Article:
The crime bill in the United States now runs $20 billion a year. Offenses have increased four times faster than the population—which may seem a marginal matter, until hoodlums strike just down the road. While a task force of intellectuals projects the Great Society, the number of serious crimes in the District of Columbia in a single month has increased 19.3 per cent over last year’s figure. Pornography has become a $500 million a year business, which is lightly tolerable as a mirror of modernity until some teen-ager seriously wonders whether his grandparents read the Prophets only because they didn’t have Playboy. United States illegitimacy has increased 300 per cent in ten years; that too may seem no cause for alarm, until a friend’s teen-age daughter drops out of college to raise her out-of-wedlock baby. The 25,000 suicides a year cease to be cold, impersonal statistics when John Smith is suddenly absent from the car pool and nobody can understand why he did it.

Modern man conceals his inner anxieties from his neighbors, who are busy submerging their own discontents. He scarcely remembers the strands of tragedy that scar the hinterlands of contemporary existence. The “great” wars sired man’s feeling of life’s futility; the lightning-spread of Communism spawned a sense of his smidgen-smallness; and the loosening grip of the supernatural heightened his sense of meaninglessness. Even intellectuals mounted philosophies of despair as the last silver linings faded from the clouds of doubt. Some mortals conceal their fears beneath a zest for life in an age of spectacular science. But the rising tide of irreligion, the immoral tone of society, and the uncertainty over future destiny have worked toward a dehumanization of modern man. A bright-tinted sepulcher, his sick soul is mirrored on the screen and stage, is chronicled in every newspaper, and casts a shadow on every Main Street.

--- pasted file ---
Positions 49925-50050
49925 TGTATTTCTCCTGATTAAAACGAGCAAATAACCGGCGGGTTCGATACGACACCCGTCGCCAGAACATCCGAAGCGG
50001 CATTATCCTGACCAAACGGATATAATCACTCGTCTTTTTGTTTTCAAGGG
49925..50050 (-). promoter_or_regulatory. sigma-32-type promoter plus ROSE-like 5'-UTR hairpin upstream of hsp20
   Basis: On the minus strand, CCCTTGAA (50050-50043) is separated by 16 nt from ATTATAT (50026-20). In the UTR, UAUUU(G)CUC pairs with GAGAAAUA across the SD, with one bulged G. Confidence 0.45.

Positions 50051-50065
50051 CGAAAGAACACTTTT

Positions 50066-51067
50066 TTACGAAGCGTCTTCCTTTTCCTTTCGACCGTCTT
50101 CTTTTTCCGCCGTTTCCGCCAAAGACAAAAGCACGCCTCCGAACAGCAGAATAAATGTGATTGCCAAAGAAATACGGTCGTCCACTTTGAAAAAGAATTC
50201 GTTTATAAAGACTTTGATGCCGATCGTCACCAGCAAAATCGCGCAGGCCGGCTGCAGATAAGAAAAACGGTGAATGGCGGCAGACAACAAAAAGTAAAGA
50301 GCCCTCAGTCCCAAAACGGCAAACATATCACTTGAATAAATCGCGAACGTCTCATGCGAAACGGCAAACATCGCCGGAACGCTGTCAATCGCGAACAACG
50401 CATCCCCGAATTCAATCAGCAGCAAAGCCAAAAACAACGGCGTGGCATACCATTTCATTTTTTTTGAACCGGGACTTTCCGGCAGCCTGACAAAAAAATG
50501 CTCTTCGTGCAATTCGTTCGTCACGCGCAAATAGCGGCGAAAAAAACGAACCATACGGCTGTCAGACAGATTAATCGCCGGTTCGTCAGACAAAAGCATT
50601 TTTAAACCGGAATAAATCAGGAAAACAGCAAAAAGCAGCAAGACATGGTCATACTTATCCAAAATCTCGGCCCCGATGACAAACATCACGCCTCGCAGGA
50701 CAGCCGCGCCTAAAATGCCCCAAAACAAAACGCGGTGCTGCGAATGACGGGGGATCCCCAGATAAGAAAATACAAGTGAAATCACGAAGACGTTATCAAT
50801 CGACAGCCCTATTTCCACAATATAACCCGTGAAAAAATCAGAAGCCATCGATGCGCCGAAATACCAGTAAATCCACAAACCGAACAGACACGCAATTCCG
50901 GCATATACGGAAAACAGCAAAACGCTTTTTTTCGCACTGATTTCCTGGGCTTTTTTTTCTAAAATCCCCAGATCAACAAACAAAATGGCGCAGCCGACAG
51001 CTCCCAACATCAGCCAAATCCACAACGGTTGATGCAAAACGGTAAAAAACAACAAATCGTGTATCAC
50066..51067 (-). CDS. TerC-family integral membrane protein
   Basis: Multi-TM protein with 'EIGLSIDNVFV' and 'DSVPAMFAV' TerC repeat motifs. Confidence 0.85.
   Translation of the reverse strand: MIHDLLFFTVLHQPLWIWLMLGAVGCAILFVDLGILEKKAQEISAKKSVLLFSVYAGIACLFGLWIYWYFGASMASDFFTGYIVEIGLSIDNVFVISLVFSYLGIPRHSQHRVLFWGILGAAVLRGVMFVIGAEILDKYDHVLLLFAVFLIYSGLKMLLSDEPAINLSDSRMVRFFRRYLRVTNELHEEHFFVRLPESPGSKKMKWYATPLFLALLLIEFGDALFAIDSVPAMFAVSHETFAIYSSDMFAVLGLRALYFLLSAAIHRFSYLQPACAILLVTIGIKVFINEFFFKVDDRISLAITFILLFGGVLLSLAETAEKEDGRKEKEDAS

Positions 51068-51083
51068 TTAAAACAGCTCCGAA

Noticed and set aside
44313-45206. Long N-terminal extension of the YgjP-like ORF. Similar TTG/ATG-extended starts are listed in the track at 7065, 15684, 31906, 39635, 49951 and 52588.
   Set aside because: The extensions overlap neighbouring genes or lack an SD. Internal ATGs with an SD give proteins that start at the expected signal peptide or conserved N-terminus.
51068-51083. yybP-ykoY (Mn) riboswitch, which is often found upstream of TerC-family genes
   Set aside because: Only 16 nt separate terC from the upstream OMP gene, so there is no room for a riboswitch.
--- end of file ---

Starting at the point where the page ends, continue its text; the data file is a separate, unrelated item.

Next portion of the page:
This wayward society the Church of Jesus Christ illumines with the evangel of God’s grace. Its first word is not the false assurance that “things are better than you think,” for in truth modern man’s predicament is worse than he thinks. The worldling is neither spiritually asleep nor in a moral coma; worse yet, as the New Testament insists, he is spiritually dead, though he thinks himself alive. Lost in sin, his life is not simply life without meaning and life without God; it is survival without life.

The problem of meaning gains special urgency in these distraught times. The pervasive secularism nullifies an interest in eternal realities. The sudden arrival of the space age has dwarfed man’s spirit. The swift dominion of atheistic Communism over much of the earth has detoured human energy to wrong purposes. The nuclear potential for massive destruction seems to relegate respect for spiritual power to the past. Scientism discourages religious faith by exalting only scientific knowledge as genuine and dependable. An affluent society’s creature comforts coupled with the prospect of state welfare seem to promise all the security man needs. If he does have problems of balance, he can make it down any street to the psychiatrist’s office.